July 1st, 2006
Polluting the Blogosphere
By Jon Fine
Bloggers are getting paid to push products. Disclosure is optional
“You can’t believe anything you see or read,” complains Ted Murphy. “You think those judges on American Idol want to drink those giant glasses of Coke?”
It’s funny to hear him say this because Murphy, who founded a Tampa-based interactive ad agency called MindComet, also runs a side business that pays bloggers to write nice things about corporate sponsors—without unduly worrying about whether or not bloggers disclose these arrangements to readers. (A scan of relevant blog searches strongly suggests that, often, they don’t.)
Murphy is launching PayPerPost.com, which will automate such hookups between advertisers and bloggers and thus codify a new frontier of product placement. Advertisers pay to post details about their “opportunity,” specifying, among other things, how they want bloggers to write about, say, a new shoe, if they want photos to be included, and whether they’ll pay only for positive mentions. Bloggers who abide by the rules get paid; heavily trafficked blogs may command premium rates. Those seeking to subvert PayPerPost from within can’t: No pornographic or “illicit” content is accepted.
Murphy’s approach used to be more ad hoc. He made invitations through e-mail via the BlogStar Network, which he started in 2004. BlogStar paid nicely—a flat fee of $5 or $10 per post. “Easy money...go buy a burger or something,” advised a BlogStar invitation from 2005 soliciting posts about cable network TNT’s basketball commercials featuring HBO character Ali G. That come-on also told bloggers “we definitely appreciate more positive posts.”
It’s better for a brand to get into a blog than to surround it as a banner or text ad, says Murphy. Unlike ads, blog posts live on in search engines and through links from other sites. “A couple thousand” bloggers have participated in Blogstar Network, he says. As for disclosure, “it’s up to [bloggers] to be their own morality police,” he says.
There are Old Media types who will use PayPerPost to dump on the credibility of all bloggers, and there are bloggers ready to seize on Murphy’s point to trash traditional media. I enjoy a rhetorical race to the bottom as much as the next guy, but both views are deluded. The blog world includes the likes of paidContent.org’s Rafat Ali, a premier chronicler of next-generation media, and the dim-bulb stoner down the street. Mainstream media includes both the Washington Post and American Idol. To paraphrase Bill Clinton: Credibility is a journey, not a destination.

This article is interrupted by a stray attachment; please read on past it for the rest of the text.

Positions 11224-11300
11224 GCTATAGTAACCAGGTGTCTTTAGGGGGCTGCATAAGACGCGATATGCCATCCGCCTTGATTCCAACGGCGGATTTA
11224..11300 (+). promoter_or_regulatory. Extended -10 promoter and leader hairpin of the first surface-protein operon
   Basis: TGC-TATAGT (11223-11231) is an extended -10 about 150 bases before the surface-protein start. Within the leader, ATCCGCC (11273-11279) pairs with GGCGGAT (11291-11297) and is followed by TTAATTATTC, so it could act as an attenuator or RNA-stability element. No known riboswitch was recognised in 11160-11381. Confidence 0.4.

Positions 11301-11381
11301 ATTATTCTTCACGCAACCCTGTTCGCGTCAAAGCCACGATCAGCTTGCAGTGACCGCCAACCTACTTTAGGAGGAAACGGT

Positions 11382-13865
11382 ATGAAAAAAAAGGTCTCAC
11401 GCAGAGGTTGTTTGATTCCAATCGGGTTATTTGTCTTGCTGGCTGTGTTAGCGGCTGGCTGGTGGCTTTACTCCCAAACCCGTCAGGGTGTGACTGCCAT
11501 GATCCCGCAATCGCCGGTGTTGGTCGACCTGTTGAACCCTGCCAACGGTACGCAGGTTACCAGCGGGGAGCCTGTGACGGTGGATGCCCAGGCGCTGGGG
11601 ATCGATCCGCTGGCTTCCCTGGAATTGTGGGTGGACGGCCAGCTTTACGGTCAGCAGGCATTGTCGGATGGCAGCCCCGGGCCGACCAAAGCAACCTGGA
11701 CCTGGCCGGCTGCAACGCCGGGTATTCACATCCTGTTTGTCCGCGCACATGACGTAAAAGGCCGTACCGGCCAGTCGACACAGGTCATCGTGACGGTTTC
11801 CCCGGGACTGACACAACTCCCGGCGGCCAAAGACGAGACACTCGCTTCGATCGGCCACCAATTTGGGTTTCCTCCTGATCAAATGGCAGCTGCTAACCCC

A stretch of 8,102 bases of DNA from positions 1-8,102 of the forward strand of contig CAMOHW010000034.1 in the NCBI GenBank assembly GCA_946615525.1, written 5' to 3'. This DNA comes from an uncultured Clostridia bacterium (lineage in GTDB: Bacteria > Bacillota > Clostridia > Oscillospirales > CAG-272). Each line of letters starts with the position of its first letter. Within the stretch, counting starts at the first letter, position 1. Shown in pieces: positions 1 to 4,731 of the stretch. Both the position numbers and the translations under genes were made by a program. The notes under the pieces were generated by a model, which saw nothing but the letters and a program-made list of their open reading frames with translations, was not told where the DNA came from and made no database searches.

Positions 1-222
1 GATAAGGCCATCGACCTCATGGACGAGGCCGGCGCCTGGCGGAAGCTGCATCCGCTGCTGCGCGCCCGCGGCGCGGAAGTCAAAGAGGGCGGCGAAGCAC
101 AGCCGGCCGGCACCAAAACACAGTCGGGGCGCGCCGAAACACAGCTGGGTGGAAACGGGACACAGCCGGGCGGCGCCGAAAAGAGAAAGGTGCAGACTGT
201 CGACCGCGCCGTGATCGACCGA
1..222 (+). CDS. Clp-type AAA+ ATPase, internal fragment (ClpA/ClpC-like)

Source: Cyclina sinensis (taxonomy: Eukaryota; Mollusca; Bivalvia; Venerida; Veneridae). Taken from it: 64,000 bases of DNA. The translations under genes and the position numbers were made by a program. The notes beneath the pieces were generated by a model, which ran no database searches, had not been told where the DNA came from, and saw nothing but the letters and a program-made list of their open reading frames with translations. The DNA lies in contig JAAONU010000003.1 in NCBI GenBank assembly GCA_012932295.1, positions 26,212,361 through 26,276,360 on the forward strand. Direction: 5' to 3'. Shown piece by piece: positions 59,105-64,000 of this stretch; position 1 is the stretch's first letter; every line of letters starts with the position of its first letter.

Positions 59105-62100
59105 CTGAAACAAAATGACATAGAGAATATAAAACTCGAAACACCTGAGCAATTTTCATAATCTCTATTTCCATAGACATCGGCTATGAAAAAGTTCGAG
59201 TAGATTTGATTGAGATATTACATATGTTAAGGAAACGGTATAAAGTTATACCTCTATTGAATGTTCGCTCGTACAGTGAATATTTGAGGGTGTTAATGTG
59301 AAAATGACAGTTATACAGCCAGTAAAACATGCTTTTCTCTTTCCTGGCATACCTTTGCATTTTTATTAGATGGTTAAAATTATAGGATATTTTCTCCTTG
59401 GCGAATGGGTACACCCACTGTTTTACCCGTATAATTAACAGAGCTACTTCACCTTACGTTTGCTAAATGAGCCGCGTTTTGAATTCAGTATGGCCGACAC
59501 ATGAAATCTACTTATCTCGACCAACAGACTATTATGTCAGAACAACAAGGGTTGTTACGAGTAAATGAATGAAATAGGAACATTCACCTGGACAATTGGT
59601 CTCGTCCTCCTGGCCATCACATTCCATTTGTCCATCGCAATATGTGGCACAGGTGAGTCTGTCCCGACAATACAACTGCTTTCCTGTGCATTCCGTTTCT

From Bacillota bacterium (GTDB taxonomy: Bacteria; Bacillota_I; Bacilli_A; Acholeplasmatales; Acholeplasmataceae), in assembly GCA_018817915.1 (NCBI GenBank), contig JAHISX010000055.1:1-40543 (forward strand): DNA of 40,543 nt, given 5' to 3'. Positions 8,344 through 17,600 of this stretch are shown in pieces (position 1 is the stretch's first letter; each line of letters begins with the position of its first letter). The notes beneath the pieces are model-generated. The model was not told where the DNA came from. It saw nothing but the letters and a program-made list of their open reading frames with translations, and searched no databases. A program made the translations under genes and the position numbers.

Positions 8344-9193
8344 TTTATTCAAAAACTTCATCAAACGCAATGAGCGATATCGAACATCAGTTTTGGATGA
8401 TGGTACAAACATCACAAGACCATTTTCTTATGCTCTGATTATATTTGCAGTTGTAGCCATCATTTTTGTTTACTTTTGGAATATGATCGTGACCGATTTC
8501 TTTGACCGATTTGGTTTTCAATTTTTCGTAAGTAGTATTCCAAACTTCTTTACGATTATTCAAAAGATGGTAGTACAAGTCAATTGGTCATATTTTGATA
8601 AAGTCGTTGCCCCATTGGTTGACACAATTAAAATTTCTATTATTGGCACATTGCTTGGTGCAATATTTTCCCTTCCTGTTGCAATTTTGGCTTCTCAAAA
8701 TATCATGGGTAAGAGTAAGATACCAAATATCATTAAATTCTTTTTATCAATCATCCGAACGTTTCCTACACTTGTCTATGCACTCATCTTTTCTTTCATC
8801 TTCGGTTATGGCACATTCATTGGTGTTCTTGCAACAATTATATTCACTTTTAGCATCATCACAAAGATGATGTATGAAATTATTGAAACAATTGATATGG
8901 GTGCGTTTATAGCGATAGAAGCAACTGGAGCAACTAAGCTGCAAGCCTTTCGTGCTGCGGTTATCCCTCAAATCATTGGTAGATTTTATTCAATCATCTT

But media today is so cynical that you have to come out and say that shilling without disclosure is a bad idea. Like Murphy, one BlogStar client shrugs off such concerns. “With a large enough network, you get a good representation of [bloggers] who disclose, who disclose partially, and others who go another way,” says Mike Friedman, director of interactive marketing services for Darden Restaurants, who worked with BlogStar this spring for the 32-location chain Bahama Breeze. Friedman says BlogStar built Web traffic, and stats from blog tracker Technorati show that mentions of Bahama Breeze spiked during the promotion.
Thanks in no small part to bloggers, this is an era of increased media transparency, and many shifty dealings between the business and editorial sides have been exposed. Recently The Wall Street Journal reported that advertiser-produced video segments have shown up on local news shows. My colleague Eamon Javers unmasked pundits whose op-ed page pieces touted initiatives from corporations that paid them. An undisclosed PayPerPost placement on a little-seen blog isn’t the most egregious thing out there, but it’s far from honest. Media may be more transparent, but the line between authentic editorial and paid placement is still often smeared, and defenders of disclosure can feel, like the proverbial buggy whip company, that they’re terribly outmoded. Things being what they are, I should mention that no buggy whip association paid me to say that.